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Video Vet Starts Movie Recommendation Service

9 Dec, 2008 By: Chris Tribbey

A new Internet movie search engine aims to give viewers recommendations based on their moods.

ClerkDogs.com, which has launched in beta form with crime and suspense genres to start, asks users to type in a movie they enjoy. A list of recommended films pops up, using video store clerk analysis instead of user-generated votes or reviews. If the films at the top of the list aren’t violent or suspenseful enough, adjusting one of 35 “Movie DNA” bars brings up something more to your liking.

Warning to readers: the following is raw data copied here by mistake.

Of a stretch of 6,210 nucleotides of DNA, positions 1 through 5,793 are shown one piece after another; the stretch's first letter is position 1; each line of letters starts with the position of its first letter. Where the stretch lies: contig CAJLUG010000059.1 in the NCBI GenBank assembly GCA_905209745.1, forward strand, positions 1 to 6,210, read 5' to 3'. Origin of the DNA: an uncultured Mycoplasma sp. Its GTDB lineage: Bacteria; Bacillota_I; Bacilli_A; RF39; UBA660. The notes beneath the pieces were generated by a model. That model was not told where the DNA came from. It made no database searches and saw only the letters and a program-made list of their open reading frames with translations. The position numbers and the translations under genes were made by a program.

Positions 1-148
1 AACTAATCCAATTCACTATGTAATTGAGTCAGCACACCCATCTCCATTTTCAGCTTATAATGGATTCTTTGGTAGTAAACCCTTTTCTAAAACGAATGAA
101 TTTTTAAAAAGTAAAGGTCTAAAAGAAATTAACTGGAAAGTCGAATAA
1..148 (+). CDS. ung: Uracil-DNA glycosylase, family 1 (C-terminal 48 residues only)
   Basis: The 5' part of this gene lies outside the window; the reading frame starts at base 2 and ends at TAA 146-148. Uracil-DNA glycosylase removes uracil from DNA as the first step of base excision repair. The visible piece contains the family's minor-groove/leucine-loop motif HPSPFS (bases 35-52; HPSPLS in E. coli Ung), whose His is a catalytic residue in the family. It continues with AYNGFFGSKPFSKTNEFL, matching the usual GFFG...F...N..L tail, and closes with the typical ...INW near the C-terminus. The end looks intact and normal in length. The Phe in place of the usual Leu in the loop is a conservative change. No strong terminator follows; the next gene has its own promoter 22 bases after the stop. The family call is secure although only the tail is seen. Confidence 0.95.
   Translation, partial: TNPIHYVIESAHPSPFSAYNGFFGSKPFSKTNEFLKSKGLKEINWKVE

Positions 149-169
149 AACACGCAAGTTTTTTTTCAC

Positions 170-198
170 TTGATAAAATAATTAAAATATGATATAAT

The site is the brainchild of Stuart Skorman, a 60-year-old former video store owner who founded Reel.com in 1995 and sold it for $100 million in 1998. He and the original writers for Reel.com started working on ClerkDogs.com in 2006.

“Our mission is to deliver the first real film discovery experience that’s as fun as the movie you end up watching,” Skorman said. “ClerkDogs interacts with film seekers in a Web 2.0 way that feels like you are talking to a knowledgeable video store professional.”

Skorman said he believes his search engine brings a more human side to the search for a good movie, and that technology has gone as far as it can in delivering the right movies in search engines to consumers.

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